It’s great to see a hero. I saw songwriter Warren Zevon several times before he left us. I try to catch -favorite John Hiatt whenever he comes through. But then there’s Ray Davies, the master storyteller. He’s just the best. Always has been, as far as I’m concerned. I saw The Kinks twice back in the day, and I’ve caught Ray several times on his solo tours. Once was in a very intimate performance at the Carriage House in Villa Mantalovo, which was and remains my concert mecca. Last time I saw Ray was at an ill-fated Mountain Winery show that’s still made me swear off that venue forever (read: chatty, rude crowd).
I always try to follow the "write what you know" idea. Davies wrote about impending suburbia in the London suburbs in songs like "Muswell Hillbillies". A I think few songs can paint a vivid a picture of the Thames like his "Waterloo Sunset".
(I won't claim to ever be *close* to the writer that Davies was and is, but I still try to follow that motif. Our now-defunct local drive-in theater was the inspiration for my new CD. And development encroaching on farmland - or our very important local airport - has been the basis for more than a few of my songs.)
Last week my pal Clark jokingly texted me and said, “Too bad you’re not close, you could go with me to see Ray Davies at the Filmore.” I immediately called and said, “You have Ray Davies tix, and you didn’t call me first?” So I got my invite.
Yeah, it was the Filmore, which (in Clark’s sharp, observatory words) is “a lot of work to see a show”. It’s standing room only, and half the crowd are carrying drinks. (The other half are spilling them.) But with the right artist and the right audience, it’s a perfect place. The crowd was there for Ray.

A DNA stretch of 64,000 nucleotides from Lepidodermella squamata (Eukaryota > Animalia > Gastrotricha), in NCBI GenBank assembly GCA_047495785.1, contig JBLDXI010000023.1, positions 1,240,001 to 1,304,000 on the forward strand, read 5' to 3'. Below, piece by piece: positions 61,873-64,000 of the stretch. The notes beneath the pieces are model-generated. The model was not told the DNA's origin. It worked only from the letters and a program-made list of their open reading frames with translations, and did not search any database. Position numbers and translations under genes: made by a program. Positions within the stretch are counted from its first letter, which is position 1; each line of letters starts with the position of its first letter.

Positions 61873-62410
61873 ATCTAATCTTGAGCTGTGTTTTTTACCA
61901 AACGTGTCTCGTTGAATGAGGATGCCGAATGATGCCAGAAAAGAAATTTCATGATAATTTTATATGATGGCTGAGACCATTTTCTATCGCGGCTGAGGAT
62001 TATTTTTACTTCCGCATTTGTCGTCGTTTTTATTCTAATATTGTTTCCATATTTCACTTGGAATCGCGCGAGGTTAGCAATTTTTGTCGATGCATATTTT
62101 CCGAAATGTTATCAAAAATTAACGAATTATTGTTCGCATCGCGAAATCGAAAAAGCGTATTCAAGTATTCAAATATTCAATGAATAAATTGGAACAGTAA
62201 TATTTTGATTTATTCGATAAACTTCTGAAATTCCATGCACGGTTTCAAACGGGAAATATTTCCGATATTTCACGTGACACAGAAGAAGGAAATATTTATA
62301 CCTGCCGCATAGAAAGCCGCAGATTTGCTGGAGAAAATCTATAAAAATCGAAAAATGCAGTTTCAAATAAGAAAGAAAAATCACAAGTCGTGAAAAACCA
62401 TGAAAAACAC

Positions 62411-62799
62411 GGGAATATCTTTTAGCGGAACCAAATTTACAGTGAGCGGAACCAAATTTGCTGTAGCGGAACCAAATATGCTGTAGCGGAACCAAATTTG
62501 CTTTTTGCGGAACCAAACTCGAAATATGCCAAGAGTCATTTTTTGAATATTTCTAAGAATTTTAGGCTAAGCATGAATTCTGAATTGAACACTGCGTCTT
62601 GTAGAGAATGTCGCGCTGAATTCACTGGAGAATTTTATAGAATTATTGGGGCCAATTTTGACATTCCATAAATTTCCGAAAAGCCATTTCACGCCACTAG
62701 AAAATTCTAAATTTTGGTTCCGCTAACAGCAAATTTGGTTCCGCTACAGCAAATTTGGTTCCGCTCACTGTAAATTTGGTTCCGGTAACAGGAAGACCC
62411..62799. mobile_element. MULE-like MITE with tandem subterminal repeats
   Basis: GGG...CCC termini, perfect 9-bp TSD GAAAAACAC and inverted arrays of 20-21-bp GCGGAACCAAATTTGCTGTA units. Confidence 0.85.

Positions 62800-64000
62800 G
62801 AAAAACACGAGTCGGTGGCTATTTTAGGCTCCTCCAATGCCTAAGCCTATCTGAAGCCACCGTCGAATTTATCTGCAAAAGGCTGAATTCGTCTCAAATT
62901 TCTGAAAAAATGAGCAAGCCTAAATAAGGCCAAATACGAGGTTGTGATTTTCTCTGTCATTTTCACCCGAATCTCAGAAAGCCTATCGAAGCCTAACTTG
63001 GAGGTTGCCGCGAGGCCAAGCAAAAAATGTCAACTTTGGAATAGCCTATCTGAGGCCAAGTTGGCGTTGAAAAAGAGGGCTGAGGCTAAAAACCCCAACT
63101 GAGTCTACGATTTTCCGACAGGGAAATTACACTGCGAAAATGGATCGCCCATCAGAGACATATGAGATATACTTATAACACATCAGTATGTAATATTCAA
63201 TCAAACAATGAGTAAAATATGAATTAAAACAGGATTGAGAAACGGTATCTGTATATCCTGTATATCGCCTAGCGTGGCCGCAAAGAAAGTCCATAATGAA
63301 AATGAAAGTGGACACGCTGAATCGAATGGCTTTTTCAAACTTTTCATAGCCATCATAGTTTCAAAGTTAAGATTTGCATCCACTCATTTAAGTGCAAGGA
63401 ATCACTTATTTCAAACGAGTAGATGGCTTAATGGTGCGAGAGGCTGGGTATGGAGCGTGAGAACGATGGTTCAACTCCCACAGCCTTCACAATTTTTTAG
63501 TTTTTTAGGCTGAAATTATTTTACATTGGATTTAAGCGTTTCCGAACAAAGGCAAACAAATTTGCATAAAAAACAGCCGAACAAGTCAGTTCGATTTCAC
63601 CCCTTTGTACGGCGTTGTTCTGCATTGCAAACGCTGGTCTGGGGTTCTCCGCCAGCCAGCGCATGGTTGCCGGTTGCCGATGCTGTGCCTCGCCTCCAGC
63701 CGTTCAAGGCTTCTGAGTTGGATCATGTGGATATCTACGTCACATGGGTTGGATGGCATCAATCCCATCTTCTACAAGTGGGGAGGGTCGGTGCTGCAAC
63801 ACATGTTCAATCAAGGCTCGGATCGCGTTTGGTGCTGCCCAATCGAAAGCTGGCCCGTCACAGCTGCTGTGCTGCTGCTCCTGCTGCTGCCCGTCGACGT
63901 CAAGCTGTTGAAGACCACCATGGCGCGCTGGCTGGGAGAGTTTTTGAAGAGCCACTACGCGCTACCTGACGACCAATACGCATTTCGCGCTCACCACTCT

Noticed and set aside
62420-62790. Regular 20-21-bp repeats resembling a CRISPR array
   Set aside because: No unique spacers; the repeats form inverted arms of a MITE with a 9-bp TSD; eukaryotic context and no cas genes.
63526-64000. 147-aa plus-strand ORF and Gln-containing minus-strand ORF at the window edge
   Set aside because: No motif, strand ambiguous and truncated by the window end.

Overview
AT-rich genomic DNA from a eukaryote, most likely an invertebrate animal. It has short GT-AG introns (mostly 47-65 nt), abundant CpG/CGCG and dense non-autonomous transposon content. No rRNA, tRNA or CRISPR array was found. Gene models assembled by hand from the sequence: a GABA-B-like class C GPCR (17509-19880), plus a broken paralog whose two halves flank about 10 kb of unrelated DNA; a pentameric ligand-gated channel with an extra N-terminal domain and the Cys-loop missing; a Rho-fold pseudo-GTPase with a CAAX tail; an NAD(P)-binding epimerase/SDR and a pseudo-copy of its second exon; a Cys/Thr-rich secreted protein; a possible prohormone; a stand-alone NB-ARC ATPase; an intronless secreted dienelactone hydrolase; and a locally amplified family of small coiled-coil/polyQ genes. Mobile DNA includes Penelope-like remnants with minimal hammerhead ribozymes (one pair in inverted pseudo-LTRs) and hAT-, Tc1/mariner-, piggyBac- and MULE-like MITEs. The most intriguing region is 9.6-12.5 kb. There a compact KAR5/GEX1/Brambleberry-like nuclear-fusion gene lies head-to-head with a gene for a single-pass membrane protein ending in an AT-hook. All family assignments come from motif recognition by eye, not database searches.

A very fine pop/rock outfit called The 88 opened the night. Ray started his show with a duo set sprinkled with hits (well, they’re all hits if you’re a fan) including “I Need You”, “Dedicated Follower of Fashion”, and “Sunny Afternoon”.
Every song was a singalong. Ray’s been working this wonderful material for 40 years, and he knows when to prompt a crowd and when to let them just run with it. Note: There IS a bit of irony in two thousand people singing “I’m Not Like Everybody Else”, but it totally makes sense when that same mass is screaming along to “This Is Where I Belong”.
The 88, who we quickly learned are doubling as Ray’s road band, quietly joined him during “Dead End Street”, and the rest of the show was in full-on Kinks mode. This setlist posted earlier gives you an idea just how many great songs can fit into one night…even if he didn’t have room for “Days” or “A Gallon of Gas”.
The night closed with two encores. One was Ray’s tribute to the records Sleepwalker, Misfits, and Low Budget. I’ve NEVER heard him play “Misfits” live. If I was in a self-confessional mode, I’d write that it’s my very favorite song and it literally brought tears to my eyes when he played it. But I’m not, so I won’t.
The final encore was a surprise to some, since the lights were on and the house music was up. Clark pointed out, “They haven’t taken the mics yet. And Ray hasn’t played Lola. (I don’t think Ray gets paid until he plays “Lola”, which is likely the same dilemma Sting faces if he forgets “Roxanne.”)
Good shows make you want to go re-listen to the artist’s albums. The great ones inspire you run home and start writing. Where’s my guitar and notepad?